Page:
One new idea has a way of giving birth to the next one. And from the living room, it’s only three steps into the adjoining nook that we’ve never quite figured out what do with. The space had already been drawn into the house plans as a small office for Steve when we decided that was an extra we didn’t need. But since this oddly shaped little room had to get built anyway, we figured we’d put a small second television in here. We furnished the narrow space with a loveseat and a table, a couple of chairs, and a TV in the bookshelves. But then, except for Jack, who played video games on the screen, we rarely set foot in there again. I wipe a finger across a shelf, leaving a streak through the dust. The Xbox is long gone, the room yet another lifeless, extraneous place that I barely remember to clean, let alone use.
Until now. In a flash of inspiration I see exactly what it needs to be: a sanctuary for yoga and meditation. And so I begin clearing the shelves in there, too—packing up the kids’ old videos and CDs into boxes, carting out all the stuff that’s accumulated on the shelves, and filling them instead with the books I’d stacked on the floor of my office, the ones that I suspect are going to guide me on through the next chapter of my own life: books of poetry, nature writing, spiritual explorations, yoga manuals.
“How would you feel about getting rid of the leather loveseat, and that old table and chairs?” I ask Steve as we sit down to a late dinner that night, in the midst of the mess I’ve created. “We aren’t using that little room at all anyway, so I was thinking about just emptying it out, and turning it into a kind of studio space, for yoga and meditating.”
To my surprise, he doesn’t hesitate. “Let’s do it,” he says, perhaps as relieved as I am to realize that we can ask our house, and the shape of our lives within these walls, to change as we change.
It feels as if we are turning the lights back on around here, reclaiming and reinvesting in a house that hasn’t felt quite as much like a home since both our boys left. And yet there’s no need to keep it as a mausoleum, dedicated to the way things were. We had put years of thought and effort into settling here, creating a home and a life for four. But there is also something to be said for unsettling. If we’re not growing, not changing, but just existing in our own well-worn grooves, then we’re simply putting in time. Now, with the rooms torn apart, books scattered everywhere, and my mind brimming with new ideas, time feels surprisingly expansive again. Suddenly, there’s so much I want to do.
This is an excerpt from Magical Journey: An Apprenticeship in Contentment by Katrina Kenison. Copyright © 2013. Reprinted by permission of Grand Central Publishing. All rights reserved.
Katrina Kenison is the author of The Gift of an Ordinary Day and Mitten Strings for God: Reflections for Mothers in a Hurry. She has appeared on Oprah, and her writing has appeared in O,Real Simple,Family Circle,Redbook, and other publications. From 1990 until 2006, Kenison was the series editor of *The Best American Short Stories,*published annually by Houghton Mifflin.
I don’t think any of us get to midlife without hitting some bumps in the road; it’s a pretty rare life that turns out as planned. And yet we tend to think everyone else must have things all figured out and that if we were only smarter or more competent or luckier, our lives would be tidier and less confusing. I had a feeling I was probably not the only woman asking Now what? after my children grew up and left home; not the only woman grieving the loss of a friend who’d died too soon or confronting health issues of her own; not the only woman experiencing unexpected shifts in her marriage or her career. Midlife seems to be a time in which old dreams and identities fall away and new ones are slow to take shape. I hoped that by telling my story I might remind other women that they aren’t alone after all—that we are all seeking joy and a renewed sense of purpose in the second half of life. And that contentment and meaning are always right within reach—completely intertwined with self-acceptance and compassion and gratitude for things as they are.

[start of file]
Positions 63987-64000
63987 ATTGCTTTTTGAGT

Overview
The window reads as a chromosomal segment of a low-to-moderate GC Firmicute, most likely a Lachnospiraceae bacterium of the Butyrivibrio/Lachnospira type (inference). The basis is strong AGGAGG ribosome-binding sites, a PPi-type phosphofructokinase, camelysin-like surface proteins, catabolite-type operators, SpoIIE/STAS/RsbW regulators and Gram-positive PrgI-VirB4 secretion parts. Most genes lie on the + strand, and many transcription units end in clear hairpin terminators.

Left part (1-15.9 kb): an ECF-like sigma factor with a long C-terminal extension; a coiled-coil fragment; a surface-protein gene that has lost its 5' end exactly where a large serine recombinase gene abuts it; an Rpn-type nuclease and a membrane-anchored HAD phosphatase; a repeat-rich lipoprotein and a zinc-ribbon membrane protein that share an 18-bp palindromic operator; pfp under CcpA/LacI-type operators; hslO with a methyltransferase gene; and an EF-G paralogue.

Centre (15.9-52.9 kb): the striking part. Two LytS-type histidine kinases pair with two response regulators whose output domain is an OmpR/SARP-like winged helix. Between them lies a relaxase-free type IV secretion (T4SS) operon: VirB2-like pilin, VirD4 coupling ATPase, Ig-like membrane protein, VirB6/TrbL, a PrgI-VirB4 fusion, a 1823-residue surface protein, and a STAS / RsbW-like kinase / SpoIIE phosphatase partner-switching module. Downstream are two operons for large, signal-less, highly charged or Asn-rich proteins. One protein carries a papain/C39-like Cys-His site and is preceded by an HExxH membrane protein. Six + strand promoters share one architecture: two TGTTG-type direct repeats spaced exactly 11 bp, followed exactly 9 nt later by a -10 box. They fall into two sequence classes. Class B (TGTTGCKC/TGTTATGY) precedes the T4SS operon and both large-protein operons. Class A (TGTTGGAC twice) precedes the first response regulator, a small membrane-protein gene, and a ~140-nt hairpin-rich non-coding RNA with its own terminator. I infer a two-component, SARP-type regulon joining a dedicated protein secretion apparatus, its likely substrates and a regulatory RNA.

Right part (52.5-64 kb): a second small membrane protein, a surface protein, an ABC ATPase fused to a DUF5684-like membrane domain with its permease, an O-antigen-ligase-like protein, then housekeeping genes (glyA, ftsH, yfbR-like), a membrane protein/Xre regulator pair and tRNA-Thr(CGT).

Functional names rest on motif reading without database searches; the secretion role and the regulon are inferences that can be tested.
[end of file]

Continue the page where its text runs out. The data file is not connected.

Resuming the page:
Are there any specific experiences from this work—or any knowledge that you’ve come to through this project—that you wish someone had passed to your younger self?
When our children are small and their demands on us seem never-ending, it’s hard to imagine the day when they won’t be there anymore, asking us to read a book or get down on the floor and play a game or watch a movie with them. I was constantly juggling my kids’ needs with my own, wishing for a little more time for me and a little peace and quiet. Well, now I have all the peace and quiet I could want. I would give anything to have some of those days back again and to do them a little differently: to say yes more often, to rush less, to spend less time trying to “get things done” and more time simply enjoying my children as children. Because before you know it, they really are grown and gone. You get to be the center of their universe for only a few short years—why not savor them?
What role, if any, did the process of writing this book—the creative process—have in the personal transformation/evolution that is recorded here?
Writing has always been a way for me to figure out what I know deep inside and to bring form to my feelings. I write down the questions I’m struggling with, and slowly, as I continue to put my thoughts down on the page, something that surprises me arrives on the page as well—some guidance from a deeper, wiser part of me. I wasn’t sure, when I started, where I would end up. I began with questions like What next? and Who am I now that I am not a 24/7 mom anymore? Living and writing my way through those questions brought me closer to a sense of how I want to live now and what matters in my life. It helped me see that I could bring some of the love and attention I’d devoted to my children out into the larger world.
The excerpt we have included here describes your “spring cleaning” effort, when you clear out bookshelves and transform a space in your house into your yoga and meditation nook. How would you say this section fits into the larger narrative or represents the journey the book offers?
Writing this book was a process of letting go of what was over in my life, taking the time to both grieve and honor the passage of time. That slow inner excavation cleared a space for new ideas and visions to begin to take shape. But I found I needed to do some clearing out in the physical realm as well. It’s so easy to let our homes settle into a kind of stagnant utilitarianism. But home is more than a place to land at the end of the day. It is a reflection of the inner life, and it can be a beautiful, welcoming space that breathes and changes right along with the family that lives there. So, yes, there was definitely something symbolic about clearing out old, unused things; consolidating our sons’ belongings; and claiming some space in the house for my own new intentions and new routines. Cleaning and reorganizing is deeply therapeutic and creative. Suddenly, I saw I could create new ways of inhabiting the rooms in our house, just as I was learning to inhabit my own life in a new way. Now, when my sons are home, they like to spend time in the yoga and meditation nook. And this little room that went unused for years has now become my favorite place in the house.